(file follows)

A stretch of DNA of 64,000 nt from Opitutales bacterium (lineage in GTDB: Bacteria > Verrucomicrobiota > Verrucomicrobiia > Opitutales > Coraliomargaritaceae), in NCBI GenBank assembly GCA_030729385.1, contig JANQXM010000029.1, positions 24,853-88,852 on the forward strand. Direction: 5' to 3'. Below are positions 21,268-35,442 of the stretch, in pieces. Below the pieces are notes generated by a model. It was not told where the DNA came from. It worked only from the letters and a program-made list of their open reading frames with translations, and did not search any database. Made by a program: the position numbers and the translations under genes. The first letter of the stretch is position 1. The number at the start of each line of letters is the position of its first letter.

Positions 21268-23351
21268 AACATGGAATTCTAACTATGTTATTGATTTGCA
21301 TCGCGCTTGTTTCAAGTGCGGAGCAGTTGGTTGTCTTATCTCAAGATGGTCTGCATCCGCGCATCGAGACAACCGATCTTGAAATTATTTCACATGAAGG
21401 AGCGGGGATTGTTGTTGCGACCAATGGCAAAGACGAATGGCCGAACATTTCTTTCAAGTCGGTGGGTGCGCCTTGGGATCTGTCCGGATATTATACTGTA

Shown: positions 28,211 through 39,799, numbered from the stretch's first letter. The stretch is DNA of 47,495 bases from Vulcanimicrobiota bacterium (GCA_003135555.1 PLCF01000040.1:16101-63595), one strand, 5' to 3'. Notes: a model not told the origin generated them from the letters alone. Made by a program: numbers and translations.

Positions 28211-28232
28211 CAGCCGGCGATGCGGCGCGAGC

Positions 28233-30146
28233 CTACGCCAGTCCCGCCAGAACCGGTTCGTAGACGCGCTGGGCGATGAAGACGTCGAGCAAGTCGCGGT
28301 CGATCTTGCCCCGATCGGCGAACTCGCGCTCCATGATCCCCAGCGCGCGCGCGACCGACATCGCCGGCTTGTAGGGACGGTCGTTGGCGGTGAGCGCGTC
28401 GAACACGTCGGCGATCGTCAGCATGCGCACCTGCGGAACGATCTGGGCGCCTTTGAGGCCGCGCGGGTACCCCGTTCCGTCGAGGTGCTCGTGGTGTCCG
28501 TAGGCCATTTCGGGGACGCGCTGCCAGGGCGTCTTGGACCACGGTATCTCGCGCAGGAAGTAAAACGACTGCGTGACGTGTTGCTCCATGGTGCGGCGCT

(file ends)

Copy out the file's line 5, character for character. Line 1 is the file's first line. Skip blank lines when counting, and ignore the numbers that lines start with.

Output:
21401 AGCGGGGATTGTTGTTGCGACCAATGGCAAAGACGAATGGCCGAACATTTCTTTCAAGTCGGTGGGTGCGCCTTGGGATCTGTCCGGATATTATACTGTA